Feature: Syrians trying to resume normal life as ceasefire takes effect

Source: Xinhua| 2018-02-26 02:29:24|Editor: yan
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DAMASCUS, Feb. 25 (Xinhua) -- Just a day after the UN Security Council adopted a resolution to achieve a 30-day cessation of hostilities, people in the capital Damascus started cautiously returning to normal life after a week of intensified violence.

In the eastern neighborhoods, where people have suffered most from the rebels' mortar attack from the nearby rebel-held eastern Ghouta area, life was slowly coming back with caution.

People who have been cowering in their homes for six days amid rebels' mortar shells have glimpsed a glimmer of hope from the UN Security Council resolution that was adopted Saturday evening.

In the Marjeh Square in central Damascus, Faisal Salha, a resident of eastern Damascus, told Xinhua he did not wish to see any more mortar shell slamming Damascus after the adoption of the resolution.

"The situation is relatively calm now. I wish this truce could last so that we do not see mortar shells falling on Damascus. The Syrian people love peace and want to have a normal life," he said.

Zuhair Masri still felt the resentment towards the rebels for firing the mortar shells on the capital.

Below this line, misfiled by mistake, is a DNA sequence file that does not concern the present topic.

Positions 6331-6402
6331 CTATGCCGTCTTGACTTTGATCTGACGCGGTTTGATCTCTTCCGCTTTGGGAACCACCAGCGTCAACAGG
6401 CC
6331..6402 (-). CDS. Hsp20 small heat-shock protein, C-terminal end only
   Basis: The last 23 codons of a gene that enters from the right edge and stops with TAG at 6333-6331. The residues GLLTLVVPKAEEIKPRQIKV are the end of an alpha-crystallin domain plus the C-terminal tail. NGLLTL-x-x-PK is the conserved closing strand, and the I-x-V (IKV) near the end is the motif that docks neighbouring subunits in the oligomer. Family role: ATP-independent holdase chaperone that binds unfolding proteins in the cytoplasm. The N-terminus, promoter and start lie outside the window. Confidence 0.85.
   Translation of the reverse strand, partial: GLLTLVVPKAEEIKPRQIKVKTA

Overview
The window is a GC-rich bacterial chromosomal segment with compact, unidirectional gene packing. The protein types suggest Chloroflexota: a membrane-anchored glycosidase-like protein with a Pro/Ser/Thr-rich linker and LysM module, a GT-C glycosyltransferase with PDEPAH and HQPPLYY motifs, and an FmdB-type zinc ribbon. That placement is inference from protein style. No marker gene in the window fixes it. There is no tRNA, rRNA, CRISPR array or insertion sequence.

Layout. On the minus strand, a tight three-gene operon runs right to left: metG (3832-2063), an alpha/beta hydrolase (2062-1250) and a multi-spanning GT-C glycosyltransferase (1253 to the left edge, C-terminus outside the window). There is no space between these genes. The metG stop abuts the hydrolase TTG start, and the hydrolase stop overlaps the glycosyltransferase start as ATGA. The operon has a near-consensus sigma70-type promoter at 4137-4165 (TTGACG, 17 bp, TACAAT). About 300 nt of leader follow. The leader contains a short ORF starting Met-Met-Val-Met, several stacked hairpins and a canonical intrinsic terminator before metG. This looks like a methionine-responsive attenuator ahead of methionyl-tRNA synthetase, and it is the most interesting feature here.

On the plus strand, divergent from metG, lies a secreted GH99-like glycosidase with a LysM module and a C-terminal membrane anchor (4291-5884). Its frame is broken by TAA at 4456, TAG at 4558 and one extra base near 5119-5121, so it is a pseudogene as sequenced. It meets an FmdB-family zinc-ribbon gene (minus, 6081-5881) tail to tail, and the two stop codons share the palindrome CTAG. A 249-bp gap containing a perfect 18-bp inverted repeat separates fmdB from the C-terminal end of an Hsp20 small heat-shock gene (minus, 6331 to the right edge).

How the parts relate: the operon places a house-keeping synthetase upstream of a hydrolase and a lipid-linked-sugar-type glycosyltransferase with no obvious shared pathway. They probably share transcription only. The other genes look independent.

"The situation today is better than it was in the last two days when the mortars slammed residential areas and sent people to hospitals, including children. May God revenge the terrorists who did this and we wish more strength to the Syrian army to help the innocent Syrian people," he said.

In Bab Touma, the most targeted area by the rebels mortar shells, Hassan Zain Addien was walking down the street, inspecting life in that area after six days of a complete shutdown.

"We hope the truce lasts for good, not only for 30 days because we are tired and afraid that the terrorist would violate the truce. Today we can see some people in this area, which was completely empty over the past few days due to the mortar shelling," he said.

Saturday's resolution demanded a ceasefire of at least 30 days across Syria that would allow humanitarian access and urgent medical evacuations after humanitarian organization raised alarm about the deteriorating humanitarian situation in hotspots, mainly the eastern Ghouta region east of Damascus.

The resolution was adopted after marathon talks between the Western powers, mainly the U.S., and the Russian side, which rejected to vote on the initial draft due to wording issues about the situation of the terror-designated groups.

The Russia-proposed amendments to the initial draft, put forward by Sweden and Kuwait, were believed to have add a range of terror-designated rebel groups to the target list and excluded them from the nationwide cessation of hostilities.

The resolution was initially proposed against the backdrop of the intensifying military showdown in eastern Ghouta, which was believed to have suffered most from Syria's seven-year war.

Last Sunday, the Syrian army unleashed a huge fire cover in eastern Ghouta, as part of the Syrian leadership's demand to eliminate the terror-designated groups in that sprawling region.

On the other hand, the rebels have rained down Damascus with a shower of mortar shells, killing dozens of people while forcing many families to flee frontline areas towards safer areas in the western countryside of Damascus.